Democracy is a random gamma-generating machine

Thu, May 17, 2012 | Jared Woodard

Market Commentary

A few weeks ago, his thoughts about the world were of no consequence to anyone outside of Greece. Now, the leader of one of Greece’s political parties can move markets with a strong word or two. Democracy is a random gamma-generating machine.

Alexis Tsipras is the leader of Syriza, the anti-austerity party that finished in second place in Greece’s election on May 6. Syriza is expected to finish in first place in the upcoming June 17 election. On Wednesday, Tsipras described fiscal austerity as a “disease” that will destroy Greece and the rest of Europe if left unchecked, and was widely quoted as accusing Merkel and the European leadership of “playing poker with the lives of the people.”

He could say much more. Tsipras could, for instance, make it clear that Syriza would only join a government contingent on sweeping debt forgiveness and bank recapitalization, or he could begin pushing explicitly for an exit from the euro and strict capital controls. Alternatively, he could co-opt popular anger and try to champion a modest revision to the austerity agreement already in place with the EU and IMF.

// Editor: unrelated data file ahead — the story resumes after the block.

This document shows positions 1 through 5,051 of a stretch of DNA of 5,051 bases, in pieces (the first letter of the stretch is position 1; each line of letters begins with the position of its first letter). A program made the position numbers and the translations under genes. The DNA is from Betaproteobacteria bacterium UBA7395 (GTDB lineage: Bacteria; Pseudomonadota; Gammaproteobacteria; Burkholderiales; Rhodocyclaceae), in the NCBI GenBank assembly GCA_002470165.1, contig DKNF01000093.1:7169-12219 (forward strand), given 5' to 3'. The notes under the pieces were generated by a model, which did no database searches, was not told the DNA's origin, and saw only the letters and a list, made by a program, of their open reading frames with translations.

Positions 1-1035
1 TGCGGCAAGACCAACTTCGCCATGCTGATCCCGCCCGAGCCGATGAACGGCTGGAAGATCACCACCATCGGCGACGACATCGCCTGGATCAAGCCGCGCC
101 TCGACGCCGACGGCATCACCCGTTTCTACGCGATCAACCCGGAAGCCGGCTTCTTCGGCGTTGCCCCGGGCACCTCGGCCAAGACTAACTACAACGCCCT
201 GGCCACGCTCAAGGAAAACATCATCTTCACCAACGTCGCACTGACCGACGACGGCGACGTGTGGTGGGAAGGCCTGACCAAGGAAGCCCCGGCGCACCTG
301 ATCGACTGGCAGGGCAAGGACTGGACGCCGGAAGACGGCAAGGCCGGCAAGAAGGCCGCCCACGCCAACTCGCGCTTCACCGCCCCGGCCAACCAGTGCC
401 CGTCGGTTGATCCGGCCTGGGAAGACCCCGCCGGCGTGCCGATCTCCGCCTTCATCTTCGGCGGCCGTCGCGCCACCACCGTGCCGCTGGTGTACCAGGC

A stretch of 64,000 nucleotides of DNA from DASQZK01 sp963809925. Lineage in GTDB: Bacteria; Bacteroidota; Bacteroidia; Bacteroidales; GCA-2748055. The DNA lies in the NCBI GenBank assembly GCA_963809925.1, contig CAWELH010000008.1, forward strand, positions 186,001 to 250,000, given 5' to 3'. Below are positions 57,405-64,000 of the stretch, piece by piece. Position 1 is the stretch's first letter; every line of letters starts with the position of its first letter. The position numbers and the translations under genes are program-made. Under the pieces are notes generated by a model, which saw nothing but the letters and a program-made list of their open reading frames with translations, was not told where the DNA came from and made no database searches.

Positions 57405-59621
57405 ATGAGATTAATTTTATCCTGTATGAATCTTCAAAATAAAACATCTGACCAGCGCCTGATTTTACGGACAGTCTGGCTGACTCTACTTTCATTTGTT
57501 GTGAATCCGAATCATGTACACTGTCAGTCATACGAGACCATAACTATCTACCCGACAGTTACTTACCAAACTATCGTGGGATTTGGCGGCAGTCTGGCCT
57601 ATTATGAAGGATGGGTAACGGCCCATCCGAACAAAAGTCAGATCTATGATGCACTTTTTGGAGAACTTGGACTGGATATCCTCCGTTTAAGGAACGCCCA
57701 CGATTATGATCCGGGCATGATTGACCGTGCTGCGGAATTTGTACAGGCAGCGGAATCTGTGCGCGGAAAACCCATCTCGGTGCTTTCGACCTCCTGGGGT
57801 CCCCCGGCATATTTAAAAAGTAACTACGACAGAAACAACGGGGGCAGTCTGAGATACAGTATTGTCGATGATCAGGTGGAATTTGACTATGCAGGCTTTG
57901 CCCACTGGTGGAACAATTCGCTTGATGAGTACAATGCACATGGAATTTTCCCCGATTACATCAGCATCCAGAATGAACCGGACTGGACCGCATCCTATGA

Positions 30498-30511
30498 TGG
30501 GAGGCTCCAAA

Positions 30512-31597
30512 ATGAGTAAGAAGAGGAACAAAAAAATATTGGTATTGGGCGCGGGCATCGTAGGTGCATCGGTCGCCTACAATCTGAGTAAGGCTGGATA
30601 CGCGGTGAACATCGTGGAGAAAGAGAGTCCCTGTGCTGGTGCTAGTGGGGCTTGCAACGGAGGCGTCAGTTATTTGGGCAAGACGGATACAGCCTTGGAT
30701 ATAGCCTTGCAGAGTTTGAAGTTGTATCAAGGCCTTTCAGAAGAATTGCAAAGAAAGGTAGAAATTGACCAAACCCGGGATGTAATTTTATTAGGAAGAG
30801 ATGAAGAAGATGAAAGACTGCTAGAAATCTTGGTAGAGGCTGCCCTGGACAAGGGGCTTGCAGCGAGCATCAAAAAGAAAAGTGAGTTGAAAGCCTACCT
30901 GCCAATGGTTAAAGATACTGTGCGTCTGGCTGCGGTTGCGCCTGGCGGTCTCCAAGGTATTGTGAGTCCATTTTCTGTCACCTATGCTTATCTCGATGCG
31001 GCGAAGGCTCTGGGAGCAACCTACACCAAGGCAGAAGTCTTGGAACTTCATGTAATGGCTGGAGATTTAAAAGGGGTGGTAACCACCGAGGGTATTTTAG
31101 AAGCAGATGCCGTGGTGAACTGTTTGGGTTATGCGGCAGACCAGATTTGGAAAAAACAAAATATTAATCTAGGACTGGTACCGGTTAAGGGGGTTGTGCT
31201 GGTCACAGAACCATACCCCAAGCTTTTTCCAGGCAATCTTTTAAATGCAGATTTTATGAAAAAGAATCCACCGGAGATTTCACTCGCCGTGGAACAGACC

Any such statements could move markets. In the jargon of options, Tsipras is a one-man long straddle: he could go either way, and could generate large market swings in either direction. But it’s not just about the direction (the delta). The politics are so precarious right now that a hint of a move will be self-reinforcing, meaning that there is a lot of gamma inherent in the situation.

This time last month, Tsipras and Syriza did not have this kind of economic power, this market-moving optionality. It was granted by the people. Democracy is not always the anodyne, neutered political arrangement that it seems to be. Some political philosophers have argued that there is even a natural tension between capitalism and democracy – that the needs of the people as expressed in the ballot box will often conflict with the inhuman preferences of capital. Politics in Greece are an example of that tension: where the Troika is seeking to reduce volatility in whatever way they can, the Greek people are buying gamma while they can.

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Jared Woodard specializes in trading volatility as an asset class. With over a decade of experience trading options and other volatility products ... Read More

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